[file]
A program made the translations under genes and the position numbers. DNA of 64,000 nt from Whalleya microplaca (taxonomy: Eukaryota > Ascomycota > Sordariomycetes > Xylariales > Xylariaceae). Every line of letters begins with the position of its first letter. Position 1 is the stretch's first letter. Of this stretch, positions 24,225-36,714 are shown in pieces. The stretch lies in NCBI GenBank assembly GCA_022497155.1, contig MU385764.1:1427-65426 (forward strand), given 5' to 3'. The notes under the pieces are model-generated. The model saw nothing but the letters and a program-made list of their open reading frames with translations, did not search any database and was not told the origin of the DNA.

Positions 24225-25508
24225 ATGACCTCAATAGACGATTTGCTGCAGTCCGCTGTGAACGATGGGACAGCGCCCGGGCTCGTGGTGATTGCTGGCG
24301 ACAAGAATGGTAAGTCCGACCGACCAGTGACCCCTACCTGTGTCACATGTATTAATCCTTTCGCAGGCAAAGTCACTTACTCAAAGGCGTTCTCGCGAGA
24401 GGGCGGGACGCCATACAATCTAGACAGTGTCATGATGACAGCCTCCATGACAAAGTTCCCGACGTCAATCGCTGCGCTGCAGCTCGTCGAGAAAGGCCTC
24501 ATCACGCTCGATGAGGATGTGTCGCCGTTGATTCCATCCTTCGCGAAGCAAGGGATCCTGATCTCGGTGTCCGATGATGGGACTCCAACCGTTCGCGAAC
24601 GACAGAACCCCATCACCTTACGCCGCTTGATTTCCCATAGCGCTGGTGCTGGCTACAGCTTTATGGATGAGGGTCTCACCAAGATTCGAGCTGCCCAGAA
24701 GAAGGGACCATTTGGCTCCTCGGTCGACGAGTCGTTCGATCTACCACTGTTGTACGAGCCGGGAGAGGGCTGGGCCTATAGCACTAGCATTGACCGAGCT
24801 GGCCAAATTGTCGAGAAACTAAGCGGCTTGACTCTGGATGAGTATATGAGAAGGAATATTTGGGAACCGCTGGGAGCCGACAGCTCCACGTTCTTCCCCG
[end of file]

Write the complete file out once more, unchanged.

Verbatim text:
A program made the translations under genes and the position numbers. DNA of 64,000 nt from Whalleya microplaca (taxonomy: Eukaryota > Ascomycota > Sordariomycetes > Xylariales > Xylariaceae). Every line of letters begins with the position of its first letter. Position 1 is the stretch's first letter. Of this stretch, positions 24,225-36,714 are shown in pieces. The stretch lies in NCBI GenBank assembly GCA_022497155.1, contig MU385764.1:1427-65426 (forward strand), given 5' to 3'. The notes under the pieces are model-generated. The model saw nothing but the letters and a program-made list of their open reading frames with translations, did not search any database and was not told the origin of the DNA.

Positions 24225-25508
24225 ATGACCTCAATAGACGATTTGCTGCAGTCCGCTGTGAACGATGGGACAGCGCCCGGGCTCGTGGTGATTGCTGGCG
24301 ACAAGAATGGTAAGTCCGACCGACCAGTGACCCCTACCTGTGTCACATGTATTAATCCTTTCGCAGGCAAAGTCACTTACTCAAAGGCGTTCTCGCGAGA
24401 GGGCGGGACGCCATACAATCTAGACAGTGTCATGATGACAGCCTCCATGACAAAGTTCCCGACGTCAATCGCTGCGCTGCAGCTCGTCGAGAAAGGCCTC
24501 ATCACGCTCGATGAGGATGTGTCGCCGTTGATTCCATCCTTCGCGAAGCAAGGGATCCTGATCTCGGTGTCCGATGATGGGACTCCAACCGTTCGCGAAC
24601 GACAGAACCCCATCACCTTACGCCGCTTGATTTCCCATAGCGCTGGTGCTGGCTACAGCTTTATGGATGAGGGTCTCACCAAGATTCGAGCTGCCCAGAA
24701 GAAGGGACCATTTGGCTCCTCGGTCGACGAGTCGTTCGATCTACCACTGTTGTACGAGCCGGGAGAGGGCTGGGCCTATAGCACTAGCATTGACCGAGCT
24801 GGCCAAATTGTCGAGAAACTAAGCGGCTTGACTCTGGATGAGTATATGAGAAGGAATATTTGGGAACCGCTGGGAGCCGACAGCTCCACGTTCTTCCCCG